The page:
As I’ve argued in this blog before, we should take every opportunity, as druids and other earth-centered spiritual people, to create sustainable practices. This should also extend to our use of ritual tools and other everyday objects. Last week, I learned how to do just this with regards to earthen candleholders and beeswax candles when I attended another workshop at the Strawbale Studio. I wanted to share that knowledge here, with the hopes that others can see how easy it is to make their own candles from locally available materials!
Sources for wax: Unlike parafin wax, which is created from petroleum, beeswax is a local, sustainable material that you can get from a local beekeeper or your own hives, if you choose to keep bees. Around here, beeswax goes for about $10/lb from local sources. Not only is it local and renewable, it also smells amazing, and makes your kitchen smell amazing when you melt it. For my candles, when I got home, I used a 50/50 mix of beeswax and recycled candle wax from some candles that really weren’t burning correctly. Because our wax was mixed, my friend and I added scents using essential oils to our wax jars: one jar with lemongrass essential oil and one jar with sandalwood and lavender essential oil. Both smell great!
- Obtain some beeswax. Check with local beekeepers or at farmer’s markets. Wax seems plentiful and easy to get here in Michigan! You can also use recycled wax for this purpose!
- Obtain a tall container for dipping. At our workshop, Deanne had a really nice grapeseed oil can that was about 8″ high and 3″ across–perfect for dipping a candle. I suspect that a tall olive jar might also work well. In my setup, I used mason jars because I couldn’t find anything else.
- Obtain some sticks- these are for tying your candles off on and making it easier to dip. Go outside and pick some up :).
- Obtain some wick – Deanne purchased her wick online…I have some wick I picked up at a local thrift shop a few years ago (although I think its kind of hard to find that way!)
- Obtain some pots and pans…you’ll need these to setup a double boiler. I used a steel bowl with a pot underneath and a canning/stock pot. It worked really well.
After I left the workshop, my friend Sarah and I made some candles this weekend. Here’s what we did:
- Create a double-boiler setup on your stove. So have a big pot with boiling water, and place your beeswax dipping container in the pot. Bring the water to a boil. I actually used a big canning pot to heat up my wax (which I cut into smaller pieces and stirred with a stick to get it hot). Once the wax was hot, I kept a reserve of wax on the stove and then moved the two main dipping jars to my crock pot in a water bath to keep hot. This worked wonderfully well!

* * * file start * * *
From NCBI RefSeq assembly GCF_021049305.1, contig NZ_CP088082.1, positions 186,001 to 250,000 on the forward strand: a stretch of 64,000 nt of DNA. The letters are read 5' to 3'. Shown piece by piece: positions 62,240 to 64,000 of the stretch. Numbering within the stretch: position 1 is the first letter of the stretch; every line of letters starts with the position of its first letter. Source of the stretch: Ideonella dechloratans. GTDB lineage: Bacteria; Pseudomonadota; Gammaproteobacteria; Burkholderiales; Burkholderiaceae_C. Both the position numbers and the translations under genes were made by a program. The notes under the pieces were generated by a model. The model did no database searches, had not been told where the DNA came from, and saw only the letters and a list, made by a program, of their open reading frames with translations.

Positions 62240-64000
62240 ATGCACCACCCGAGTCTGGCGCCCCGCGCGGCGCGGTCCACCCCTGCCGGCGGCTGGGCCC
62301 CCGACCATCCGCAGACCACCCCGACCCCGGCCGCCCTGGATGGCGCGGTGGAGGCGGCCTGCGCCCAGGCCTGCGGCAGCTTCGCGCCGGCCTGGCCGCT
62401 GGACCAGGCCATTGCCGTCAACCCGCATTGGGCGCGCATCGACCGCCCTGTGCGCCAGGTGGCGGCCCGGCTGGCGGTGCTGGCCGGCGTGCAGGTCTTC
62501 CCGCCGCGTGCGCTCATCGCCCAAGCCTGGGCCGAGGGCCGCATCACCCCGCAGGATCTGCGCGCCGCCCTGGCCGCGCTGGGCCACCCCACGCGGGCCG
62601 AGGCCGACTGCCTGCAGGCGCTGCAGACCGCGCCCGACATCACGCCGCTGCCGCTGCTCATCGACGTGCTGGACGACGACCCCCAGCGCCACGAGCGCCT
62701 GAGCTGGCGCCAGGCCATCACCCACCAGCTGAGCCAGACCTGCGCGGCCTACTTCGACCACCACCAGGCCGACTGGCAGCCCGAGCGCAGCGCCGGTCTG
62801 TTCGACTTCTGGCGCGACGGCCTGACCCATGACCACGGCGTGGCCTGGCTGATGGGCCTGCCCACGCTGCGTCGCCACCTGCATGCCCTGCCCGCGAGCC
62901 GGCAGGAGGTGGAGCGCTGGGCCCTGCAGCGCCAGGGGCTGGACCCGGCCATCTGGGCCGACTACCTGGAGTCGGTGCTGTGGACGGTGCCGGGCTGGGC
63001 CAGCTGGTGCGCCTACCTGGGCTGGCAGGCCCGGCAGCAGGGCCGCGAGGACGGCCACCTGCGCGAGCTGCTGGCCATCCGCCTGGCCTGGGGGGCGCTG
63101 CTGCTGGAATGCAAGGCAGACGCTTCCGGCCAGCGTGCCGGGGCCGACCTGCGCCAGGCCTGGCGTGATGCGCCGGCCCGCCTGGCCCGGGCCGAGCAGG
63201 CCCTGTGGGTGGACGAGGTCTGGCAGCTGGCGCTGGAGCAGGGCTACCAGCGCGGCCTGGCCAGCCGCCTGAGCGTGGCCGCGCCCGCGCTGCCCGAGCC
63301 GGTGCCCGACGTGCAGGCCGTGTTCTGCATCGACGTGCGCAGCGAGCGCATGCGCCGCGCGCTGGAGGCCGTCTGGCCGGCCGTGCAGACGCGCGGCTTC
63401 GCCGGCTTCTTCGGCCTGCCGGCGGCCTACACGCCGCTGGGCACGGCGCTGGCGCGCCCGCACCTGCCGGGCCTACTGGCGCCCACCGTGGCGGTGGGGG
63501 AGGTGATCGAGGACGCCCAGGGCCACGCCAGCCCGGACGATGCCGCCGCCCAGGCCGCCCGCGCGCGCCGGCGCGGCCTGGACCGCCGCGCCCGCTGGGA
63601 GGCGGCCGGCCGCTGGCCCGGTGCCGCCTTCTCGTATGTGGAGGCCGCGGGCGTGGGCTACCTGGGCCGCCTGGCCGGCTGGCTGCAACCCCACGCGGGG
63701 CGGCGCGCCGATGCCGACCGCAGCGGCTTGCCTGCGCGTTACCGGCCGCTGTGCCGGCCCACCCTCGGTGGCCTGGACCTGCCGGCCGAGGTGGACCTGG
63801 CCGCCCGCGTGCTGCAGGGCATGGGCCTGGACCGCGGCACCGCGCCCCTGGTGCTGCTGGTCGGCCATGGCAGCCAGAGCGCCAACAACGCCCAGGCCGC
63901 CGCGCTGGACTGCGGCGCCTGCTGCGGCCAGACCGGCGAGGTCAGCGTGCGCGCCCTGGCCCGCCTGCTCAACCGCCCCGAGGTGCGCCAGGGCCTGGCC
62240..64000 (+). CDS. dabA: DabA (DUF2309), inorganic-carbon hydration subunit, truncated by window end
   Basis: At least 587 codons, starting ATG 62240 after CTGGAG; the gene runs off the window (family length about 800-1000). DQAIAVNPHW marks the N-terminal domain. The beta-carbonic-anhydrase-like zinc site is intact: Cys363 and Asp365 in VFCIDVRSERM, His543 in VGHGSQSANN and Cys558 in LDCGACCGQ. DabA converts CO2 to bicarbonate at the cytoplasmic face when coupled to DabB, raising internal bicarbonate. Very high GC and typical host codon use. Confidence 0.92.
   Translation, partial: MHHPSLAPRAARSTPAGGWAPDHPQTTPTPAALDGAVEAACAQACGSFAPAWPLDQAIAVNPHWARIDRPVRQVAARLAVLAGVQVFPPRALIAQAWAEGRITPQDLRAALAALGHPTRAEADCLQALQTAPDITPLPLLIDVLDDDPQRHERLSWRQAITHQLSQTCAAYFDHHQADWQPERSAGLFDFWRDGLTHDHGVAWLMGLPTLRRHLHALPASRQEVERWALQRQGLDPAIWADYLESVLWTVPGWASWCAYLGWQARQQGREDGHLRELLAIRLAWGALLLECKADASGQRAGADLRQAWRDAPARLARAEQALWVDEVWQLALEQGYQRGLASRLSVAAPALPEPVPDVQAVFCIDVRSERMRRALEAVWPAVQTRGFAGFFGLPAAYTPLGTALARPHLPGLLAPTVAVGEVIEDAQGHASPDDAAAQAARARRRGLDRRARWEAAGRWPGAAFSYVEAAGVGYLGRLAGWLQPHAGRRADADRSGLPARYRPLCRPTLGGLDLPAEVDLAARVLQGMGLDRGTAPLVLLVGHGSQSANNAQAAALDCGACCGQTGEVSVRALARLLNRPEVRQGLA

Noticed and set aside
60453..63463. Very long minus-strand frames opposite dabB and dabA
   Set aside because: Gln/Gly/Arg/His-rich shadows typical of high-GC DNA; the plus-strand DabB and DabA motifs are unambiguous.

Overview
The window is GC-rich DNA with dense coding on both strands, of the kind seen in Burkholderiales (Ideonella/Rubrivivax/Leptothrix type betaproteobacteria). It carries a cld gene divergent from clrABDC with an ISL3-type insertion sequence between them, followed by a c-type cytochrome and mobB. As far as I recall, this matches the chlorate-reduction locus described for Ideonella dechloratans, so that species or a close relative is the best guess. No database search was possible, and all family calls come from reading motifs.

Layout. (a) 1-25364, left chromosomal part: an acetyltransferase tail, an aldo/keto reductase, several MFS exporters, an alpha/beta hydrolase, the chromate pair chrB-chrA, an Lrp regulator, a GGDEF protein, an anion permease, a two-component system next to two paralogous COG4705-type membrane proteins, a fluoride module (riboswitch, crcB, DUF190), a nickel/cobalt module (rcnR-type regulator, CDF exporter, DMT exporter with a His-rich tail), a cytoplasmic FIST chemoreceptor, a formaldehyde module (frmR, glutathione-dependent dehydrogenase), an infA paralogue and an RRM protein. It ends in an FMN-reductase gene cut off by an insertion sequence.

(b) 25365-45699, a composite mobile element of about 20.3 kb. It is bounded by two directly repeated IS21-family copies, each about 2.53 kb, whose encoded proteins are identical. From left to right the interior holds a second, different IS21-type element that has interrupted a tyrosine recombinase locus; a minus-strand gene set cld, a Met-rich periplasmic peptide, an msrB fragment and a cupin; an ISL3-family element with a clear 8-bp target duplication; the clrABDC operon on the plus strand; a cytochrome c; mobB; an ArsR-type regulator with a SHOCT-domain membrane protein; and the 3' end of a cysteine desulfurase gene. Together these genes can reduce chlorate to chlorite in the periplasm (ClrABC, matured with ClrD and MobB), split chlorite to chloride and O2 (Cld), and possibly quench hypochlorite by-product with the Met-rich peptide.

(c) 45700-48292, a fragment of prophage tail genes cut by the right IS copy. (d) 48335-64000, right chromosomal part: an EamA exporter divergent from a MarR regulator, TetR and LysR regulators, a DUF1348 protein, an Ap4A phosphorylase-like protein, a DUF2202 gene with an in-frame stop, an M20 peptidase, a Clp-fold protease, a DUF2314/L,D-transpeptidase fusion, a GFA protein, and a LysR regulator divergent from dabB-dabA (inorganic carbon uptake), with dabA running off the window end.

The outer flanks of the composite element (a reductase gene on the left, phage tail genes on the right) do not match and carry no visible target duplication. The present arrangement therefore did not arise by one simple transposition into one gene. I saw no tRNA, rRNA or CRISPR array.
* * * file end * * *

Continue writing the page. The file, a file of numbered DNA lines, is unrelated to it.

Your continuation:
- While your water is heating up, chunk up your beeswax and add it to the dipping container. Eventually, any size of pieces will melt, but the smaller they start out, the faster they will melt.
- As your beeswax melts, you can stir it with a stick. Beware that anything of yours that’s in your kitchen and that gets covered in wax is likely to stay covered in wax long after this project is over.
- Eventually, your beeswax will be very good and melted. At this point, you can start your wicks. You can do two at a time, but for your first dip, you might just want to do one at at time. Tie your wick off on the stick, making sure it is long enough to reach the bottom of your dipping pot.
- Dip your wick into the dipping pot till it hits the bottom and then pull it out. It will be warm–pull on the bottom of it to straighten it out.
- Now you are ready to begin dipping! To create your candle, you need to repeatedly dip your candle–quickly–in the dipping pot. Let it cool a bit before dipping again. I’ve learned two techniques at various workshops on this–the first is to have a bath of ice water and dip the candle in the ice water and then back in the dipping pot–the ice water cools the candle as it dries. The second technique is just to wait some time (like 30 seconds or so) to let the candle cool. If you are doing a bunch, you can start 3-4 of them and then dip each one and by the time you get back to the first one, it has cooled enough to dip again.
- You keep doing this, adding more wax as necessary, till you have a candle of the thickness you are happy with.
- At this stage, you should cut the bottom 1/2″ or so off your candle–the bottom will keep elongating as you dip, and that’s a bunch of wax that will never melt because there is no wick there. We threw our bottoms back in the pot, gave it one final dip to make the bottom nice again.
- Hang your candles to cool down (they cool in about 30-40 minutes). Enjoy!
- If you want to use up your excess wax, you can create some votives or jar candles. Start by adhering your candle to the bottom of a paper cup or jar with a bit of wax (we also had those little candle bottom things, but I don’t think they are entirely necessary). We used a stick across the top to hold the wick in place.
- Next, we poured the wax from the jars into the cup.
- We discovered that once they cooled down, they had a divot in the center of them. So we added a bit more wax.
- At this point, you probably have a glorious, creative mess. Ah, such is the way of crafting.
Once your candles are done, you can enjoy them in many ways. I am burning one while I am writing this post (its on my water shrine in my art studio!)